"Dia jijik dengan bau mulut saya."
Translation:She is disgusted by my mouth odor.
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Actually, "breath" denotes "mouth odour" and not much else. It's just that we semantically interpret that smell, the "breath", as the product of "breathing". A writer writes a writ, a healer leads to health, and a breather produces breath. It can't be used for inhalation or exhalation. You can't say somebody has a "fast breath" to say they have tachypnea, for example. O.o
I disagree. Rarely do I use the word "breath" to describe mouth odour, because mouth odour doesn't come up much in conversation or daily life. However, I might say:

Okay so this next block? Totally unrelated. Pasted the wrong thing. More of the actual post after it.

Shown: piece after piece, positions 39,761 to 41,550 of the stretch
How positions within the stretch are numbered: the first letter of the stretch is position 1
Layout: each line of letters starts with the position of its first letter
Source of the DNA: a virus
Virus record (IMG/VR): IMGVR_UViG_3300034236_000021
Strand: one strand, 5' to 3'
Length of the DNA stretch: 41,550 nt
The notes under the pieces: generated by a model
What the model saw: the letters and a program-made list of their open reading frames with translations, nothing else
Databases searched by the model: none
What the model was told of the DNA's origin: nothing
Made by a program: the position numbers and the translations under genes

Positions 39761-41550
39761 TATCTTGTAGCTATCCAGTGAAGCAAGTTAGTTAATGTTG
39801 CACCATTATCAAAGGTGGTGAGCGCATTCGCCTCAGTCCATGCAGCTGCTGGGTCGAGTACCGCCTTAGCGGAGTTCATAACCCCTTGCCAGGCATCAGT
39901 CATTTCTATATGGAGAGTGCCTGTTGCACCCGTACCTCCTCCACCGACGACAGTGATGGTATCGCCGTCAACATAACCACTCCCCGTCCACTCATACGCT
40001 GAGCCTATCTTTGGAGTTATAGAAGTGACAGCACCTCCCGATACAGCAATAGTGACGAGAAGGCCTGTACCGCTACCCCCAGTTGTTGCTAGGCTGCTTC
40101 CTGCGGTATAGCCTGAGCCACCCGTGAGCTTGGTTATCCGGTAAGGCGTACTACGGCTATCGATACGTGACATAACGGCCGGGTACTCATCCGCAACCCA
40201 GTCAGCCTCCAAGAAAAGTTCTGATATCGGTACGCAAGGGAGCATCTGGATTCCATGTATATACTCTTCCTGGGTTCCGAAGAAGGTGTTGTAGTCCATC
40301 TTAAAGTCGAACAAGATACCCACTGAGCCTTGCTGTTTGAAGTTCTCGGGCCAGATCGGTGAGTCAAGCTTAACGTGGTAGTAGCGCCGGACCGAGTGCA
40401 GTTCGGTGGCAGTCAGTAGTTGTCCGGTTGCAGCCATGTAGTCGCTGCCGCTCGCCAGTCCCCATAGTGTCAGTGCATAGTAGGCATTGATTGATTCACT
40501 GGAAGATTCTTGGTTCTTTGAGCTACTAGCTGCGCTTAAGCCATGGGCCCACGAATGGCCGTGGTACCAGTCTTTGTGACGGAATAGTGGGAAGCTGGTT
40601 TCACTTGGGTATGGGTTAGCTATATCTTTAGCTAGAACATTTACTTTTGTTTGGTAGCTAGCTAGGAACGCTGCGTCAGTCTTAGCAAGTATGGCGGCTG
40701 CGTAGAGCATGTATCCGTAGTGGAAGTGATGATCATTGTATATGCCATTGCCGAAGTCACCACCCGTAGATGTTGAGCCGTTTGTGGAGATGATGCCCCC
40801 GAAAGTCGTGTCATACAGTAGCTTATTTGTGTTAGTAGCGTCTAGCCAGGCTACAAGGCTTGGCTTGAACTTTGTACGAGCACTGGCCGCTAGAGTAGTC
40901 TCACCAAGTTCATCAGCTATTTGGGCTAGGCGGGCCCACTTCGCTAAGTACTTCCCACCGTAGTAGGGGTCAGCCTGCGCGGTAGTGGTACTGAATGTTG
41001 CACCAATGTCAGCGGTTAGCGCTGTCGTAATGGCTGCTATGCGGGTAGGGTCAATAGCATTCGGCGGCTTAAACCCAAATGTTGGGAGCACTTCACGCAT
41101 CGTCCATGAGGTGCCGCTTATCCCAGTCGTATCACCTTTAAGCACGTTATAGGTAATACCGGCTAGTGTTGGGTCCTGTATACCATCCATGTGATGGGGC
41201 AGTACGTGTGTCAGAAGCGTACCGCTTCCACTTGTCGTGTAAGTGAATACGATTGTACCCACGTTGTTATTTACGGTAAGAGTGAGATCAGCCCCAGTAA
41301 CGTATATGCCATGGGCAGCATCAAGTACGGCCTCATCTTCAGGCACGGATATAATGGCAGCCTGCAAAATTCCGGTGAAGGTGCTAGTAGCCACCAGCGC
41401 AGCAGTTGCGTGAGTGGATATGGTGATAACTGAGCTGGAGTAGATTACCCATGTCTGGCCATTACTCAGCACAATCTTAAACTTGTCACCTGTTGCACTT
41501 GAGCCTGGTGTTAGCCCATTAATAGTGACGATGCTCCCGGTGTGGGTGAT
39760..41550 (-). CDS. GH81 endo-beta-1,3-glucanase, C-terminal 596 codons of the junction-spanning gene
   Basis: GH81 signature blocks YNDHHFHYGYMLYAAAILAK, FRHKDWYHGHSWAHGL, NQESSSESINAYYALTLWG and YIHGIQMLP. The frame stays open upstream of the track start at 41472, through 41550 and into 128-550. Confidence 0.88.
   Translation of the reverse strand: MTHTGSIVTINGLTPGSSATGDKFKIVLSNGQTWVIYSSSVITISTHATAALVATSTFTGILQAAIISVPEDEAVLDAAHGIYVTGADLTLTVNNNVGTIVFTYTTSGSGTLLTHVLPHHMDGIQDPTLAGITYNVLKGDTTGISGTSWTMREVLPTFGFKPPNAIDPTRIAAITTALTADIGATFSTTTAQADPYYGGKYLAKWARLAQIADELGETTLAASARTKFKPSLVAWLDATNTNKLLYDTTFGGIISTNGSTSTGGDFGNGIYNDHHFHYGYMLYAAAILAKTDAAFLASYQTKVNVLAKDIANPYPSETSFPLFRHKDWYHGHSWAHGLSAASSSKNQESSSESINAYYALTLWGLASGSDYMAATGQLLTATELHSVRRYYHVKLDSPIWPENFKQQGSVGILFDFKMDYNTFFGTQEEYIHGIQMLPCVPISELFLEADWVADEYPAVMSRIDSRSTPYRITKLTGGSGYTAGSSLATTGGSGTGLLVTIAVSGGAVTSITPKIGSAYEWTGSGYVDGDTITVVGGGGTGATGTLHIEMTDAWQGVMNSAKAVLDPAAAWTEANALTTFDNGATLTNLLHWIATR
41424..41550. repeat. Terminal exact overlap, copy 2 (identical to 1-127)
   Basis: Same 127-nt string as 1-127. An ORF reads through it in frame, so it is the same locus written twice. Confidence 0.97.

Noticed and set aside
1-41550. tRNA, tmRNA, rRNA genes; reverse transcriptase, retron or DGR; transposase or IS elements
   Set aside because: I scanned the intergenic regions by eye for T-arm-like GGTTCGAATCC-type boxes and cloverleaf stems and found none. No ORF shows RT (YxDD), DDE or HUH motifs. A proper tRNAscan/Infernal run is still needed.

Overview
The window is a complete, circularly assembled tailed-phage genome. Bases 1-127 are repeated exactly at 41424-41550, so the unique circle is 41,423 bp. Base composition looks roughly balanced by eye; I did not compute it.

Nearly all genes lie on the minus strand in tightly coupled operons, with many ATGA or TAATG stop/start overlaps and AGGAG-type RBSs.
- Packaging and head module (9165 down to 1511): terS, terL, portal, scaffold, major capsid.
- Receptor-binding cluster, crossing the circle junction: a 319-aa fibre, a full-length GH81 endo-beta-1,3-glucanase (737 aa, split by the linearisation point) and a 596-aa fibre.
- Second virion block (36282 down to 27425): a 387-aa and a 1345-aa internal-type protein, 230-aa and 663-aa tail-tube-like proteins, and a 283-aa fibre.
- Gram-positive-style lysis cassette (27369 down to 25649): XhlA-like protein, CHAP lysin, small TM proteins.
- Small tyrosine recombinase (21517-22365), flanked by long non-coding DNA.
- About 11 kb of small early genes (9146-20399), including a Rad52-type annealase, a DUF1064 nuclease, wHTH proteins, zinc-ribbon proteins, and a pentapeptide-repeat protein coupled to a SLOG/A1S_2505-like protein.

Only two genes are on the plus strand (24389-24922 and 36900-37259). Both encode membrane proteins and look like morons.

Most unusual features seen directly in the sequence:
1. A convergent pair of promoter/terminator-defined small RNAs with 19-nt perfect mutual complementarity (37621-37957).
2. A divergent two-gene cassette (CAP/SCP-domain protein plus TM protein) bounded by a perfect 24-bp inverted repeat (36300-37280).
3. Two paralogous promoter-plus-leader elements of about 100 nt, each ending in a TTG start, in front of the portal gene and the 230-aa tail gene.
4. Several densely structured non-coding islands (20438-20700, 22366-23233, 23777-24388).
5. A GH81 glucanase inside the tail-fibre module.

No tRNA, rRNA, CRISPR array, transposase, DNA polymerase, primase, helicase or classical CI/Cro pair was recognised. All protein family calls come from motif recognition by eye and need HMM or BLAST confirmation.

"I'm short of breath." - if my breath was shallow.
"Take a deep breath." - rather than drawing in a quick breath.
"Don't hold your breath."
"I need to catch my breath."
Someone's breath can be hot, cold, warm.
Singers use breath control. Which isn't controlling the smell of their breath.
The Oxford Dictionary defines "breath" as being: "The air taken into or expelled from the lungs."*
Yes, breathing produces breath. It is literally an inhalation or exhalation by definition.
Yes, your breath can smell. But I wouldn't say that "breath denotes mouth odour and not much else" because it simply doesn't.